There’s no lack of confidence in Seattle right now — an 11-1 start will usually do that to a team. But the Seahawks have a different sort of swagger altogether when they have the comfort of their home crowd behind them.
At times throughout their 34-7 spanking of the Saints on Monday night, Seahawks players and coaches could be seen pumping up the crowd, bumping chests and even yucking it up with teammates along the sideline. Richard Sherman, Kam Chancellor and Earl Thomas were bouncing around together after every big play in the secondary. Doug Baldwin and Golden Tate could be spotted doing a little celebratory shimmy after any big play on offense. Heck, even Pete Carroll got in on the action, moonwalking his way down the sideline midway through the third quarter.
It’s not unusual for players to celebrate big plays or even have a little fun on the sidelines from time to time during a blowout, so it’s not like the Seahawks are the only team overrun with confidence. But no one else swags out quite like they do.
The Seahawks improved to 14-0 at home over the last two seasons, but their record isn’t the only impressive aspect of their home-field advantage. Russell Wilson has been effective in almost any environment he’s been thrust into since making his first start in Week 1 last season. While he’s been good even on the road, he’s been stellar at home. In 14 road games over the last two season, Wilson has completed 62.9 percent of his passes (245 of 389) and thrown 19 touchdowns to just nine interceptions. However, in the same amount of games at CenturyLink Field, Wilson is completing 66.3 percent of his passes and has thrown for 29 touchdowns compared to only seven picks.
The team as a whole has been much better in front of the home crowd during that stretch as well. In the 14 road games, the Seahawks have scored an average of 22.3 points per game (313 total) while allowing 20.4 points per game (286 total) in the last two season. At home, though, there is a stark contrast.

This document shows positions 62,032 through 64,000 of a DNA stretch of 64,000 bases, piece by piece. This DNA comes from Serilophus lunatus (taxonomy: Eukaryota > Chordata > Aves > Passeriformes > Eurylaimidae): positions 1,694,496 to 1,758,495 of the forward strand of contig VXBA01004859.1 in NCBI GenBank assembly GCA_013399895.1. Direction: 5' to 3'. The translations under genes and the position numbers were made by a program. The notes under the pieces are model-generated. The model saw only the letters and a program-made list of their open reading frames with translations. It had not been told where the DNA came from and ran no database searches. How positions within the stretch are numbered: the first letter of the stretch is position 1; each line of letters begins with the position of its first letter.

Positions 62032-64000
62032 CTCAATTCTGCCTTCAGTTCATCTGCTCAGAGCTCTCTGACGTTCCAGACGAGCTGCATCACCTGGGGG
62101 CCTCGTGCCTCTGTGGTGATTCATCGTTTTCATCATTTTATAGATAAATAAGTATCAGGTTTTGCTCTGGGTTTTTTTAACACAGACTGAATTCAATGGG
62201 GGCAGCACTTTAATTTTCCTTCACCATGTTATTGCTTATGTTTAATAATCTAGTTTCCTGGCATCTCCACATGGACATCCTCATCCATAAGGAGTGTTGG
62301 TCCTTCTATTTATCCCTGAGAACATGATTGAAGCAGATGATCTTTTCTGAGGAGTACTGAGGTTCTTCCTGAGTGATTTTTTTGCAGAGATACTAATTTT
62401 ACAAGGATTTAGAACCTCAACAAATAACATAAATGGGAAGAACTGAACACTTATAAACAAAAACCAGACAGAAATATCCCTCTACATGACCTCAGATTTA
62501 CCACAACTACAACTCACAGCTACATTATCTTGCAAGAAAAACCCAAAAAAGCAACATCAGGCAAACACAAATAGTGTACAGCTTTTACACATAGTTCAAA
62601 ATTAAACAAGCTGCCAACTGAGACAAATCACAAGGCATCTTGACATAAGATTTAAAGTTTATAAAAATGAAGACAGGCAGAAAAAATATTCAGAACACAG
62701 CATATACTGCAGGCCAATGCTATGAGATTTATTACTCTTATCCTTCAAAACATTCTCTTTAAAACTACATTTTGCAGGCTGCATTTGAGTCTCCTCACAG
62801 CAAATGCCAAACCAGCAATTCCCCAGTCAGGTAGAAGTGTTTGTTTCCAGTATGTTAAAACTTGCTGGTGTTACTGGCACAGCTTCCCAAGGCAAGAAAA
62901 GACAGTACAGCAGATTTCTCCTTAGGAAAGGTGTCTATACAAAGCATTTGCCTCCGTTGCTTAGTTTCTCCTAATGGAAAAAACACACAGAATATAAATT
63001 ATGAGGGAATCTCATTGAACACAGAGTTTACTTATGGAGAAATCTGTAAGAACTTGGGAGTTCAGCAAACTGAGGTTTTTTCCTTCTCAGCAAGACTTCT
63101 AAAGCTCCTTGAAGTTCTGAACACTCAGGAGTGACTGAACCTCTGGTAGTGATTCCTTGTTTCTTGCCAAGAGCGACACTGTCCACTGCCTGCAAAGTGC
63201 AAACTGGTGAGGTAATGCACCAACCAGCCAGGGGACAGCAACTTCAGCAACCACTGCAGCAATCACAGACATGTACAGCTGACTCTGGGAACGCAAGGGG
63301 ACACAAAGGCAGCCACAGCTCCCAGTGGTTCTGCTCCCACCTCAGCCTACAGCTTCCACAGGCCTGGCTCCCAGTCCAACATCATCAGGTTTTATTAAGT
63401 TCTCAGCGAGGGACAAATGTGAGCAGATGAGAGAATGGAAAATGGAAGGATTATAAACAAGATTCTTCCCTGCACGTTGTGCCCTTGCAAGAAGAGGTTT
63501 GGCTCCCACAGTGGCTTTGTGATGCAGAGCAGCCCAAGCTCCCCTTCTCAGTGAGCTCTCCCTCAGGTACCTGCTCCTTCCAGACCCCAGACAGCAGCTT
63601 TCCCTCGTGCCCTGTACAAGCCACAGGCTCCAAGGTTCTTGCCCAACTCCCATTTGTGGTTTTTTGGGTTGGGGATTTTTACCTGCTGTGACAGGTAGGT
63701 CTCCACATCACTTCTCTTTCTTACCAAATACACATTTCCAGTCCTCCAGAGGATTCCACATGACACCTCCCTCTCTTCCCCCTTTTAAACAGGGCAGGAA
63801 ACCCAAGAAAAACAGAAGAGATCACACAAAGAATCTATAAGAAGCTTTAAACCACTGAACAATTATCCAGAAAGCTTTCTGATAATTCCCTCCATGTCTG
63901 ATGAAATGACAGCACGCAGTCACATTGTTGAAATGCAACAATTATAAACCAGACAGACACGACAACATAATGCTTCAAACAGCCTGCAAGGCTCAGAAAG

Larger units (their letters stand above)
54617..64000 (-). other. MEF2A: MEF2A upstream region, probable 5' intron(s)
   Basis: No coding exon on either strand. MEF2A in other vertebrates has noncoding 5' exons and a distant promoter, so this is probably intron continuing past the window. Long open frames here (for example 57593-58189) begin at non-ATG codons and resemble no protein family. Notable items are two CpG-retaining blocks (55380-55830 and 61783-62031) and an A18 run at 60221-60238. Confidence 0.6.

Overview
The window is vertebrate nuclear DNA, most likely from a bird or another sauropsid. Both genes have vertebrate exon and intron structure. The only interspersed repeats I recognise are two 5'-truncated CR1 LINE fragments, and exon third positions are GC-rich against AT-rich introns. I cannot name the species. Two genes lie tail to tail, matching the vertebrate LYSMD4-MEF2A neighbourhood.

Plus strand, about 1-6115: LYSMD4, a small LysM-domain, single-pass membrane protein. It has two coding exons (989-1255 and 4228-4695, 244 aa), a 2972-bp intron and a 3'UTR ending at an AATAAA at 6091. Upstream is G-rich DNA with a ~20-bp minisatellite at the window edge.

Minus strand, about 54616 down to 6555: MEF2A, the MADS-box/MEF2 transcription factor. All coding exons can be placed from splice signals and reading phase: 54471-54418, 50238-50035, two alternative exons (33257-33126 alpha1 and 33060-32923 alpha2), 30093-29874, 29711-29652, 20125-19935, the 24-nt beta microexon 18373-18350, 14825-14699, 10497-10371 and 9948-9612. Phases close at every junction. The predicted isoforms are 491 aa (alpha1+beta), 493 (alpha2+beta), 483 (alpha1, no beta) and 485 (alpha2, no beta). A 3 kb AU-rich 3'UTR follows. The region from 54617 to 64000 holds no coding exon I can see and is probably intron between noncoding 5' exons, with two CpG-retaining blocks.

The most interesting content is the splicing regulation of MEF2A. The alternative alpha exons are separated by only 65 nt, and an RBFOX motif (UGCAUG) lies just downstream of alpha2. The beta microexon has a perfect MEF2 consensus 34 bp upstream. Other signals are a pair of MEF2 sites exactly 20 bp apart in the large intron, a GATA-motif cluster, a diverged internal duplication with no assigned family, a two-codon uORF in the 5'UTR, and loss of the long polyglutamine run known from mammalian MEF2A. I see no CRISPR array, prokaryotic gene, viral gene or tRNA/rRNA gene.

During its 14 games at CenturyLink over the last two years, Seattle has averaged 31.3 points per game (439 total) and allowed just 12.8 per game (179). So, while there’s about a two-point difference in the Seahawks’ favor on the road, that number blows up to more than 18 points when at home.
Much of the Seahawks’ edge at home is credited to their rabid fanbase, endearingly known as “the 12th Man.” While they are among the most avid, and once the single loudest fans in all of the sports world Guinness World Records-approved), the Seahawks’ home advantage comes down to more than just the crowd.
Since his first days with the team, some four seasons ago now, Carroll has brought a different dynamic to the Seahawks. He’s instilled a new energy into the organization and cultivated not only a winning culture but one built on fun. The environment mirrors something similar to Carroll’s program at USC, and that atmosphere, along with an influx of great talent, has developed the swagger that the these Seahawks now thrive off.
Heading into Monday night’s game with the NFC’s supposed second-best team in the Saints, the Seahawk were thought to finally be challenged by another championship contender — and maybe they would have been if the game were in New Orleans. But, with a record-breaking crowd on their feet for almost the full four hours, the Seahawks came out energized, determined and full of championship swagger.
Even after a 29-3 beatdown on the 49ers earlier this season, it wouldn’t be a great surprise if the Seahawks fell in San Francisco this weekend. However, even a division loss wouldn’t be enough to take the wind out of Seattle’s sails. Heading toward the playoffs, it seems that the Seahawks are in a class all their own in the NFC. They’ve already beaten three of the other five playoff teams (through Week 13 at least) in the Panthers, Niners and Saints, and they dropped the Cardinals, who are still very much in contention, in impressive fashion in Arizona just a few weeks ago.
Barring any major injuries or an unexpected turn of events in the standings, the Seahawks can at least start getting their travel plans together for February in New York. Sure, the NFC is full of talented teams and anything can happen in the postseason, but there doesn’t seem to be a team in either conference that could take down the Hawks at home right now.
The NFC playoffs run through Seattle, and the swagger on display in that stadium just seems like it would be too much for any team to overcome.